TI Tips: Finding Binomial Probabilities Of course “up to 4” allows for the possibility that we end up with none. What’s the probability we get at least 4 pictures of LeBron in 10 boxes? Well, “at least 4” means “not 3 or fewer.” That’s the compliment of 0, 1, 2, or 3 successes. What would we type in the calculator to find this probability? 1 – binomcdf(10,0.2,3) ≈ 12.09 There’s about a 12% chance we’ll find at least 4 pictures of LeBron in 10 boxes of cereal. Stats: Modeling the World 4e

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**Probability Models The Geometric Model: Waiting for Success**

Just Checking The Pew Research Center reports that they are only able to contact 76% of randomly selected households drawn for telephone surveys. Suppose a pollster has a list of 12 calls to make. Why can these phone calls be considered Bernoulli trials. Find the probability that the fourth call is the first one that makes contact. Find the expected number of successful calls out of the 12. Find the standard deviation of the number of successful calls. Find the probability that exactly 9 of the 12 calls are successful. Find the probability that at least 9 of the calls are successful. Stats: Modeling the World 4e

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**Probability Models The Normal Model to the Rescue**

Suppose the Tennessee Red Cross anticipates the need for at least 1850 units of O-negative blood this year. It estimates that it will collect blood from 32,000 donors. How great is the risk that the Tennessee Red Cross will fall short of meeting its need? We’ve just learned how to calculate such probabilities. We can use the Binomial model with n = 32,000 and p = The probability of getting exactly 1850 units of O-negative blood from 32,000 donors is… Stats: Modeling the World 4e

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**Probability Models The Normal Model to the Rescue**

× × No calculator on earth can calculate that first term (it has more than 100,000 digits). And that’s just the beginning. The problem said at least 1850, so we have to do it again for 1851, for 1852, and all the way up to 32,000. YIKES! Stats: Modeling the World 4e

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**Probability Models The Normal Model to the Rescue**

When we’re dealing with a large number of trials like this, making direct calculations of the probabilities becomes tedious (or outright impossible). Here an old friend – the Normal model – comes to the rescue. YAY! The Binomial model mean np = 1920 and standard deviation 𝑛𝑝𝑞 ≈ We could try approximating its distribution with a Normal model, using the same mean and standard deviation. Remarkably enough, that turns out to be a very good approximation. We’ll see why in the next unit. Stats: Modeling the World 4e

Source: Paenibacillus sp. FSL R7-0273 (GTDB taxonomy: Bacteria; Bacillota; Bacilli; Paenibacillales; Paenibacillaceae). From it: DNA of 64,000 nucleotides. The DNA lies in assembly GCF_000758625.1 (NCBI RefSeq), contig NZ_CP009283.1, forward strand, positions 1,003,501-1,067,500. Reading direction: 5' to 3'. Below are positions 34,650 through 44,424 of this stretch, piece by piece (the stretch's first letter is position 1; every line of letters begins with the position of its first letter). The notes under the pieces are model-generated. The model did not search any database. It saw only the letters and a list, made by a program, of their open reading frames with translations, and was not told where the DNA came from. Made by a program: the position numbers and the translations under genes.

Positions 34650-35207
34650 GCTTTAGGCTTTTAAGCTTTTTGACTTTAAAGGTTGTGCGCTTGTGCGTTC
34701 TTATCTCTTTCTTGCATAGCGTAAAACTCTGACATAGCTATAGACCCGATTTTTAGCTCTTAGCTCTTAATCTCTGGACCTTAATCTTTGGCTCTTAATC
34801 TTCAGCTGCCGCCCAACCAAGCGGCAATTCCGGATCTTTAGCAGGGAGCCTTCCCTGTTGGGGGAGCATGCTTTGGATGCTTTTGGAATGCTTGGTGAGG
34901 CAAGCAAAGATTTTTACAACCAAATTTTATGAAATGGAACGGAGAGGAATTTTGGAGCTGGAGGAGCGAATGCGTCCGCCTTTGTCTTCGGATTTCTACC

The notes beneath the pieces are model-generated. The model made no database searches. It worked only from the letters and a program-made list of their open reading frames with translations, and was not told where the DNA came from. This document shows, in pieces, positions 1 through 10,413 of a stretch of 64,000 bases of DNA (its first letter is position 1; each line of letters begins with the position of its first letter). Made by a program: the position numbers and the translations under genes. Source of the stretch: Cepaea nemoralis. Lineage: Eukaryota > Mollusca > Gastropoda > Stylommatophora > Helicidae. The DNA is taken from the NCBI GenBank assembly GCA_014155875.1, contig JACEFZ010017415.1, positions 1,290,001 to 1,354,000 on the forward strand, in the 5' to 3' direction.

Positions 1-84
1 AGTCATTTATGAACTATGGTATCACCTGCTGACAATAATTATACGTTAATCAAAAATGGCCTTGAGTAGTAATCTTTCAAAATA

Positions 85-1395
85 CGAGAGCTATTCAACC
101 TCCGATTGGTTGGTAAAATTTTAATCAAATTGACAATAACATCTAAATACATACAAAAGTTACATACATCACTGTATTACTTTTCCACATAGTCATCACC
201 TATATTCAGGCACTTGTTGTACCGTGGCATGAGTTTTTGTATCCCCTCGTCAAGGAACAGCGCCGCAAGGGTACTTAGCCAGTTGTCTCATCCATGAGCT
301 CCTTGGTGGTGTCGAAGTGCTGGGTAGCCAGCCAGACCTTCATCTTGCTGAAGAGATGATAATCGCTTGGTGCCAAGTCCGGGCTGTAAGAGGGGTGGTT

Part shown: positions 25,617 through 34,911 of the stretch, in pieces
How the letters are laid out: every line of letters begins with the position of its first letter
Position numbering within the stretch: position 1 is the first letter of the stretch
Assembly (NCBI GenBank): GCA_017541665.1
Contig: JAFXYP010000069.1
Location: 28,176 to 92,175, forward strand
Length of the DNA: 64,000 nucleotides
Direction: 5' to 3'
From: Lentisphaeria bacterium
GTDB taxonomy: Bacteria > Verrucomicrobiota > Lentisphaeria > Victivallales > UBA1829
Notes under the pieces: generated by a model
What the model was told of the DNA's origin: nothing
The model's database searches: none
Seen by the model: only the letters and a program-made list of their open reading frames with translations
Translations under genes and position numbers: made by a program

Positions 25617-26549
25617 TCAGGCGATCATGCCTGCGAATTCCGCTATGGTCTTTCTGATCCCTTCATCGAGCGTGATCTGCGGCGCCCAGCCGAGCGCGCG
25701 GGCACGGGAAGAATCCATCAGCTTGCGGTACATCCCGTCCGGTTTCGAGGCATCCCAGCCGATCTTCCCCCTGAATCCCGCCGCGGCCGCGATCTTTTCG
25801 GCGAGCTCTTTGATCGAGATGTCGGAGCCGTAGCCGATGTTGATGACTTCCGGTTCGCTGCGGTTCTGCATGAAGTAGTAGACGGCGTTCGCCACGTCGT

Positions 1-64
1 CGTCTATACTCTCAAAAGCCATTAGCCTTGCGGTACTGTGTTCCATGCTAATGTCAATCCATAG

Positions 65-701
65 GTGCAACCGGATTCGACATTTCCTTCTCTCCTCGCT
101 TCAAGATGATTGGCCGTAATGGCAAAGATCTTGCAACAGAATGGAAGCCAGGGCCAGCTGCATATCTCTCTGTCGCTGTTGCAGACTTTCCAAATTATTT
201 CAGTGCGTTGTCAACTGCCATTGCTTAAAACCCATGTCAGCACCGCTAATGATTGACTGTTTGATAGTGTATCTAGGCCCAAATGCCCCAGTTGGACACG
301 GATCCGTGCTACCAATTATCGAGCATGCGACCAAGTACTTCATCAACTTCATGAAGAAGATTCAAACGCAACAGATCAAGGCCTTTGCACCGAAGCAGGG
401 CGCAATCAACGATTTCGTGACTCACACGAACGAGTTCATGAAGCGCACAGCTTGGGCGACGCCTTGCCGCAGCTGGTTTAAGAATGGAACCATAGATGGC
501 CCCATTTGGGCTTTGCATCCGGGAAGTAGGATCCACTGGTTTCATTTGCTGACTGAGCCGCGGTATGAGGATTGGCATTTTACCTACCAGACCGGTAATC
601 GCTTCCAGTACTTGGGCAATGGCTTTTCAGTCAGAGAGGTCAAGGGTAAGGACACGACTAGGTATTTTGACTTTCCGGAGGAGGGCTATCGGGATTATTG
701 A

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**Probability Models The Normal Model to the Rescue**

With that approximation, we can find the probability: 𝑃 𝑋<1850 =𝑃 𝑧< 1850− ≈𝑃(𝑧<−1.65)≈0.05 There seems to be about a 5% chance that this Red Cross chapter will run short of O-negative blood. Stats: Modeling the World 4e

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**Probability Models The Normal Model to the Rescue**

Can we always use a Normal model to make estimates of Binomial probabilities? No. Consider the LeBron James situation – pictures in 20% of the cereal boxes. If we buy five boxes, the actual Binomial probabilities that we get 0, 1, 2, 3, 4, or 5 pictures of LeBron are 33%, 41%, 20%, 5%, 1%, and 0.03% respectively. The histogram at the right clearly shows this probability model is skewed, thus we should not try to estimate these probabilities by using a normal model. Stats: Modeling the World 4e

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**Probability Models The Normal Model to the Rescue**

Now suppose we open 50 boxes of this cereal and count the number of LeBron pictures we find. The histogram below shows this probability model. It is centered at np = 50(0.2) = 10 pictures, as expected. I appears to be fairly symmetric around that center. Stats: Modeling the World 4e

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**Probability Models The Normal Model to the Rescue**

This third histogram shows Binom(50,0.2) magnified somewhat and centered at the expected value of 10 pictures of LeBron. It looks close to Normal, for sure. With this larger sample size, it appears that a Normal model might be a useful approximation. Stats: Modeling the World 4e

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**Probability Models The Normal Model to the Rescue**

A Normal model, then, is a close enough approximation only for a large enough number of trials. And what we mean by “large enough” depends on the probability of success. We’d need a larger sample if the probability of success were very low (or very high). It turns out that a Normal model works pretty well if we expect to see at least 10 successes and 10 failures. That is, we check the Success/Failure Condition. The Success/Failure Condition: A Binomial model is approximately Normal if we expect at least 10 successes and 10 failures: np ≥ 10 and nq ≥ 10 Stats: Modeling the World 4e

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The Practice of Statistics Third Edition Chapter 8: The Binomial and Geometric Distributions Copyright © 2008 by W. H. Freeman & Company Daniel S. Yates.